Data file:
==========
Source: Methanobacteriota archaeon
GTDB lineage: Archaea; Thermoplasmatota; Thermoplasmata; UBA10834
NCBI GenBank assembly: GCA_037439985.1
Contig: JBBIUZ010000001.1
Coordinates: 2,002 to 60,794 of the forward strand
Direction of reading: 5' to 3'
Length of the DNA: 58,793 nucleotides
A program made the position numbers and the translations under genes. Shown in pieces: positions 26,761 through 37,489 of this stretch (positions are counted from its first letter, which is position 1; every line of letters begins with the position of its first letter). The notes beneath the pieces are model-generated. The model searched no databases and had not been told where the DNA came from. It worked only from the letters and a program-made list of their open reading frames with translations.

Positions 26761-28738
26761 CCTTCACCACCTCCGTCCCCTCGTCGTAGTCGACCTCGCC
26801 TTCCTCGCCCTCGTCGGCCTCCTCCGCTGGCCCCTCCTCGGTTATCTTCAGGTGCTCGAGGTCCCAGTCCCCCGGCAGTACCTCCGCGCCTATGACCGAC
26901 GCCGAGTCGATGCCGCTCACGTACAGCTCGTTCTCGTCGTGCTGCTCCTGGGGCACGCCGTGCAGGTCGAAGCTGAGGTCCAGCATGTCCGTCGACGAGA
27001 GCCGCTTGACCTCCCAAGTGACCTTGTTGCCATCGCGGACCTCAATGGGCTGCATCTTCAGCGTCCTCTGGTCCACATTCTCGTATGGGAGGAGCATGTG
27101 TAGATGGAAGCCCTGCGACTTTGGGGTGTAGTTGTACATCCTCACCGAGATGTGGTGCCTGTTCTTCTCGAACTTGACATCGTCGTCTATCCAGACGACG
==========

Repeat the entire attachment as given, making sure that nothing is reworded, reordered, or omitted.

Source: Methanobacteriota archaeon
GTDB lineage: Archaea; Thermoplasmatota; Thermoplasmata; UBA10834
NCBI GenBank assembly: GCA_037439985.1
Contig: JBBIUZ010000001.1
Coordinates: 2,002 to 60,794 of the forward strand
Direction of reading: 5' to 3'
Length of the DNA: 58,793 nucleotides
A program made the position numbers and the translations under genes. Shown in pieces: positions 26,761 through 37,489 of this stretch (positions are counted from its first letter, which is position 1; every line of letters begins with the position of its first letter). The notes beneath the pieces are model-generated. The model searched no databases and had not been told where the DNA came from. It worked only from the letters and a program-made list of their open reading frames with translations.

Positions 26761-28738
26761 CCTTCACCACCTCCGTCCCCTCGTCGTAGTCGACCTCGCC
26801 TTCCTCGCCCTCGTCGGCCTCCTCCGCTGGCCCCTCCTCGGTTATCTTCAGGTGCTCGAGGTCCCAGTCCCCCGGCAGTACCTCCGCGCCTATGACCGAC
26901 GCCGAGTCGATGCCGCTCACGTACAGCTCGTTCTCGTCGTGCTGCTCCTGGGGCACGCCGTGCAGGTCGAAGCTGAGGTCCAGCATGTCCGTCGACGAGA
27001 GCCGCTTGACCTCCCAAGTGACCTTGTTGCCATCGCGGACCTCAATGGGCTGCATCTTCAGCGTCCTCTGGTCCACATTCTCGTATGGGAGGAGCATGTG
27101 TAGATGGAAGCCCTGCGACTTTGGGGTGTAGTTGTACATCCTCACCGAGATGTGGTGCCTGTTCTTCTCGAACTTGACATCGTCGTCTATCCAGACGACG